Sharing your living documentation with everyone with Pickles

BDD is a great way to collaboratively define features within your system and understand there intent by writing scenarios using the gherkin language (given, when, then). Another bonus to writing scenarios in such a style is it is easy to take scenarios written in plain English and turn them into automated tests. Frameworks such as SpecFlow and Cucumber are but two such options. With that, scenarios will generally live within the code base and for example with SpecFlow can only be accessed easily through Visual Studio and to ensure you have the latest version you will need access to the source code repository. Effectively you need a dev setup! In any software project the code base is always the only truth you can rely on, therefore it is correct to house the scenarios within the code base. But then problems arise in that now you need a development IDE to view them. You definitely don’t want everyone having to install and use the IDE to view the files but you also don’t want to be sending around copies of features files, which could become soon out of date. Roll up Pickles!

Pickles is an open source living documentation generator that works on feature files written in the Gherkin language and supports frameworks such as SpecFlow and Cucumber. Pickles is simple enough to use, you tell it where to find the features files, and then you tell it where to put the results. You can output the results in a number of formats including JSON, Word and the default option HTML.

You can get Pickles via NuGet with the following command

Install-Package Pickles

Pickles has a number of options to how you can invoke the generation of the documentation. This can be as a Nant task, an MSI task or even a PowerShell command. With these options it is very simple to add the generation of the documentation as part of your continuous integration process. Lets take the PowerShell example

Import-Module 'C:\Pickle\Pickles.PowerShell.dll'

Pickle-Features -FeatureDirectory 'C:\MyFeatures' -OutputDirectory 'C:\MyOutput'

A simple two liner. The Pickles NuGet package includes a PowerShell module, which you will first need to import. This module contains a single CmdLet called Pickle-Features. -FeatureDirectory tells pickles where to find your feature files. Pickles will search for feature files in this directory and also any sub directories. -OutputDirectory tells Pickles where to write the results too.

So a typical scenario like the one below found in SpecFlow.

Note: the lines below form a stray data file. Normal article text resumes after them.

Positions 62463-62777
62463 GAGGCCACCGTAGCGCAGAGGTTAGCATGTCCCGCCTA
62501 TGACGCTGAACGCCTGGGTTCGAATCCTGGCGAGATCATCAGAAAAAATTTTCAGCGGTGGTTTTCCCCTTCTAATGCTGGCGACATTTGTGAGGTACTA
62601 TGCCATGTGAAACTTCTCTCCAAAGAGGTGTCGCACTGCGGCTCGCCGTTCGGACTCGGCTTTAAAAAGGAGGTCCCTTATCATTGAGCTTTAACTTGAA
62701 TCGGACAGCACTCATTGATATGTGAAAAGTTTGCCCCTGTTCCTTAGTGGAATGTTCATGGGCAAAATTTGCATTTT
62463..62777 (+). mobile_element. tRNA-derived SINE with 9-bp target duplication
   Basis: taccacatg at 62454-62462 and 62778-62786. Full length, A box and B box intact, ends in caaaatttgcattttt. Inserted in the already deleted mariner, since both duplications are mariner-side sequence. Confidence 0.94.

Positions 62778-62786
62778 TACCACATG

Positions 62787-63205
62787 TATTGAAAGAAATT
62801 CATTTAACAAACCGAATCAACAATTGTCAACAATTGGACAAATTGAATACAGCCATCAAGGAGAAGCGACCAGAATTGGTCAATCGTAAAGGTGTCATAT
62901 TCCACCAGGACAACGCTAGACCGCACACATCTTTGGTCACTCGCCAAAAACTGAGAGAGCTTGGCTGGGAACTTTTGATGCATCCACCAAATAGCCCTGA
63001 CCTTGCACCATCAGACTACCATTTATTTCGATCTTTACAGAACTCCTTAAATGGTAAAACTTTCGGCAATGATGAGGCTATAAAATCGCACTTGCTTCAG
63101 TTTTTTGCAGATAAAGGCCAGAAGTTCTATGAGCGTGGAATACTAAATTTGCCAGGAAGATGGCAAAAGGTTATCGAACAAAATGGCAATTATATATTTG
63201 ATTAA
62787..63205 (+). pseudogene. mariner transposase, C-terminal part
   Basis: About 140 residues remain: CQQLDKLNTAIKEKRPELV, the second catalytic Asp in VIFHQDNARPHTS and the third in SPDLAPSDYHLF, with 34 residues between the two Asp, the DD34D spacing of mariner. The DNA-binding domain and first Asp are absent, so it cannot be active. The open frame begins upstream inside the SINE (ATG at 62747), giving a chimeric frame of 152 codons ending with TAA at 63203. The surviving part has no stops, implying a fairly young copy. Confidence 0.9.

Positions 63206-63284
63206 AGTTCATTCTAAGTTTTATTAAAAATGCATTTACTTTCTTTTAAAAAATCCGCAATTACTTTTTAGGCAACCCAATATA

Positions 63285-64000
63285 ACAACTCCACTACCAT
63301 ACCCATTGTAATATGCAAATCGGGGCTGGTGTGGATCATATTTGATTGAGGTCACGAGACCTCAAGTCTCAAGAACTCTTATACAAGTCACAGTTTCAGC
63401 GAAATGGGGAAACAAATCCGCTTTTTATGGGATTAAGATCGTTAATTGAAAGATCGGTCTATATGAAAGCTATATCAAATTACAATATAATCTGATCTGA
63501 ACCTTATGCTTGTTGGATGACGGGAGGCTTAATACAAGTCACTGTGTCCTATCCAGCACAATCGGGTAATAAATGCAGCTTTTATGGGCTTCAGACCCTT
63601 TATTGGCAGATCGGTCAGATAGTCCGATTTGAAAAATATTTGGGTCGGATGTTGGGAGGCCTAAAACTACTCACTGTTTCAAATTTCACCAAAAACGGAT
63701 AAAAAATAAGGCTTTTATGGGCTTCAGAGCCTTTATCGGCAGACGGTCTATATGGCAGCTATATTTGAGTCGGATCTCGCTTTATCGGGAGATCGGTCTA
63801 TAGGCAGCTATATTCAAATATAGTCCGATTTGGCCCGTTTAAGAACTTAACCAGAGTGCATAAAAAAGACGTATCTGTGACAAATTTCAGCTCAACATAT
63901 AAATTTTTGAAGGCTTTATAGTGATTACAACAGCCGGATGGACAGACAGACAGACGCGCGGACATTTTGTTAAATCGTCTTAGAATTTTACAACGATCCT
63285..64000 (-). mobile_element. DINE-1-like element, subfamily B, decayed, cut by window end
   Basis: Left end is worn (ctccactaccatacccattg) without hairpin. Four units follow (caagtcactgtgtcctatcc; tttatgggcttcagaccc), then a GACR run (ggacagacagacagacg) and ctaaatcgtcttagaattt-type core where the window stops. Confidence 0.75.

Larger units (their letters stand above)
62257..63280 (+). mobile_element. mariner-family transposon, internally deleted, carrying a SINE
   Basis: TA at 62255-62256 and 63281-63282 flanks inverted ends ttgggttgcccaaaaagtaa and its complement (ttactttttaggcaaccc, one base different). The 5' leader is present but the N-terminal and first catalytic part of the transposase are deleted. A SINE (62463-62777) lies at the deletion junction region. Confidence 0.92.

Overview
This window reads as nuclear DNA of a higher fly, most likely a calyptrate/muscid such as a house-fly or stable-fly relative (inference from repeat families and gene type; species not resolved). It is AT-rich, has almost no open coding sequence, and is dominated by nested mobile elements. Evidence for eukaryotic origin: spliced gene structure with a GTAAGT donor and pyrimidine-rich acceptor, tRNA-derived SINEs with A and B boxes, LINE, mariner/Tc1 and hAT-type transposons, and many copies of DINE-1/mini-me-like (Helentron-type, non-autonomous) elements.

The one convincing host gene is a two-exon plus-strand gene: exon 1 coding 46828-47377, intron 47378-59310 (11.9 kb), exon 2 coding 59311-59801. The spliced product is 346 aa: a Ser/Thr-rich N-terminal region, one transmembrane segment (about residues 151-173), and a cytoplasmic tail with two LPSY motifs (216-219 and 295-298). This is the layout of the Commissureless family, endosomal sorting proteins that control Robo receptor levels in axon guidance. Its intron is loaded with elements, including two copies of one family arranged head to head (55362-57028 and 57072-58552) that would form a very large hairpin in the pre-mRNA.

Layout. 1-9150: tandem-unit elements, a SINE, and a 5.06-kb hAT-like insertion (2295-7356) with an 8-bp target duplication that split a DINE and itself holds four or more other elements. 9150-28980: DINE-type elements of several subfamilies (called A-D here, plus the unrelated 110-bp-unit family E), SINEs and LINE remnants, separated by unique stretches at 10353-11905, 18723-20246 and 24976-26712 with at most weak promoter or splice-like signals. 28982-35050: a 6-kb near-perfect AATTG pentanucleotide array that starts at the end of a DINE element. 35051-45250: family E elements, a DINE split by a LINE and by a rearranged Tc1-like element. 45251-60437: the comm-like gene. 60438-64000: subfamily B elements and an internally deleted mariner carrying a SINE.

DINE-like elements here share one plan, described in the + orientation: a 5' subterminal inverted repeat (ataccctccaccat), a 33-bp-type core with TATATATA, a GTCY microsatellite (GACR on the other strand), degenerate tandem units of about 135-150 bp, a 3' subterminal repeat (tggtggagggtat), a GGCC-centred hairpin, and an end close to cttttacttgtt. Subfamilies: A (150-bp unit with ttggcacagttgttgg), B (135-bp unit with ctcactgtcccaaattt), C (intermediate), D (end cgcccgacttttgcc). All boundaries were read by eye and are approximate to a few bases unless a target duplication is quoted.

Gherkin Style Scenario

Can be viewed as HTML through a web browser by running Pickle over the feature file.

Pickle Output

We use TeamCity for our continuous integration. We have added a step to the build process to run Pickles from PowerShell to generate the documentation files. Then we have added an extra tab on the build results screen. so that it can always be viewed for every checkin. In addition to this we copy the files over to a virtual directory folder so they can always be accessed, directly in a browser without the need to also have to go to TeamCity. This now means that anyone in the office can view the feature files at any time with the same URL they can be sure they are always viewing the latest version.

Passing values between steps in SpecFlow

In a previous post I introduced a BDD testing framework called SpecFlow. SpecFlow enables scenarios written by a business analyst to be converted into unit tests.

The steps that make up a single scenario, (i.e. the given, when, then’s) don’t all have to be implemented within the same step definition class file. SpecFlow also offers the ability to parametrise steps, based on the values within the scenario.

For example:

Scenario: Click the login link
Given:  that I want to navigate to the “login page”

I can accept the “login page” as a parameter as follows:

[Given(@"that I want to navigate to the (.*)")]
public void GivenThatIWantToNavigateToAPage(string pageValue)

This can be highly beneficial from a reusability point of view to reuse steps, and keep the code base cleaner and more maintainable. This will also most likely lead to test steps being placed within step definition files that mostly resemble the intent of the step.

This leads to the issue of how to pass values from a one step in a scenario, which is in one step definition file, to another step from the same scenario in a separate step definition file.

Fortunately SpecFlow provides the ability to easily accomplish this using the ScenarioContext object. The ScenarioContext object has a Current property, which can be used to hold state, by persisting required data to a dictionary. To simplify the use of the dictionary a generic interface is provided.

For example, in the first step of a scenario I put an instance of a class into the Current dictionary.


and in a later step it can be retrieved by simply referring to the type that is stored: